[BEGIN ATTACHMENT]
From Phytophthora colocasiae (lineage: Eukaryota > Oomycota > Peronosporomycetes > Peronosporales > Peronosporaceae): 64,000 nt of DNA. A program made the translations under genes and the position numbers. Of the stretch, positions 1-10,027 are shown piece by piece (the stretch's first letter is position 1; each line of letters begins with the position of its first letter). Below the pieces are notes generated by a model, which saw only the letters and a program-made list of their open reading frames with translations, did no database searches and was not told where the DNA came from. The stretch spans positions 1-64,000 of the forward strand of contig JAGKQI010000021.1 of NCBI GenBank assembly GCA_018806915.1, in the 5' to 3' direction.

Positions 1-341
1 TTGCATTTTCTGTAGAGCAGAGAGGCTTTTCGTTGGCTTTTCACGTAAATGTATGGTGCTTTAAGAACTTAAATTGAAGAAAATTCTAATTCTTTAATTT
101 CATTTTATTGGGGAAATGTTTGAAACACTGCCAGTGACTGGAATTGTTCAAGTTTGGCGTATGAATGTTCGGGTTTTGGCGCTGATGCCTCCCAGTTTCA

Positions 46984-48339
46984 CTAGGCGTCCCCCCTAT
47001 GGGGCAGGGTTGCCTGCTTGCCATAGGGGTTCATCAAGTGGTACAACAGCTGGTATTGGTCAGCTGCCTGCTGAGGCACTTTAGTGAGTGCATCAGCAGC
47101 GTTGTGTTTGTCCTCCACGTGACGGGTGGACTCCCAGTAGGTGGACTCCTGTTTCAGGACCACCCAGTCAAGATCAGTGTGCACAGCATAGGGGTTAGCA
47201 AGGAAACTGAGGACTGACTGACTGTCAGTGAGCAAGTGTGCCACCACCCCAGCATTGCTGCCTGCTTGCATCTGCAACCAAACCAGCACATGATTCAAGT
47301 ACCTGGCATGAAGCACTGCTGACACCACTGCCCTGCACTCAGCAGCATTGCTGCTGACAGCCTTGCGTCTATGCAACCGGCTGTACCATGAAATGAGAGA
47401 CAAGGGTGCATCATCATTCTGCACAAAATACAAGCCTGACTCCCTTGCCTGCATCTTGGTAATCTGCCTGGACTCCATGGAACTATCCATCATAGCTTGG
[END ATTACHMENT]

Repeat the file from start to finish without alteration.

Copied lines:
From Phytophthora colocasiae (lineage: Eukaryota > Oomycota > Peronosporomycetes > Peronosporales > Peronosporaceae): 64,000 nt of DNA. A program made the translations under genes and the position numbers. Of the stretch, positions 1-10,027 are shown piece by piece (the stretch's first letter is position 1; each line of letters begins with the position of its first letter). Below the pieces are notes generated by a model, which saw only the letters and a program-made list of their open reading frames with translations, did no database searches and was not told where the DNA came from. The stretch spans positions 1-64,000 of the forward strand of contig JAGKQI010000021.1 of NCBI GenBank assembly GCA_018806915.1, in the 5' to 3' direction.

Positions 1-341
1 TTGCATTTTCTGTAGAGCAGAGAGGCTTTTCGTTGGCTTTTCACGTAAATGTATGGTGCTTTAAGAACTTAAATTGAAGAAAATTCTAATTCTTTAATTT
101 CATTTTATTGGGGAAATGTTTGAAACACTGCCAGTGACTGGAATTGTTCAAGTTTGGCGTATGAATGTTCGGGTTTTGGCGCTGATGCCTCCCAGTTTCA

Positions 46984-48339
46984 CTAGGCGTCCCCCCTAT
47001 GGGGCAGGGTTGCCTGCTTGCCATAGGGGTTCATCAAGTGGTACAACAGCTGGTATTGGTCAGCTGCCTGCTGAGGCACTTTAGTGAGTGCATCAGCAGC
47101 GTTGTGTTTGTCCTCCACGTGACGGGTGGACTCCCAGTAGGTGGACTCCTGTTTCAGGACCACCCAGTCAAGATCAGTGTGCACAGCATAGGGGTTAGCA
47201 AGGAAACTGAGGACTGACTGACTGTCAGTGAGCAAGTGTGCCACCACCCCAGCATTGCTGCCTGCTTGCATCTGCAACCAAACCAGCACATGATTCAAGT
47301 ACCTGGCATGAAGCACTGCTGACACCACTGCCCTGCACTCAGCAGCATTGCTGCTGACAGCCTTGCGTCTATGCAACCGGCTGTACCATGAAATGAGAGA
47401 CAAGGGTGCATCATCATTCTGCACAAAATACAAGCCTGACTCCCTTGCCTGCATCTTGGTAATCTGCCTGGACTCCATGGAACTATCCATCATAGCTTGG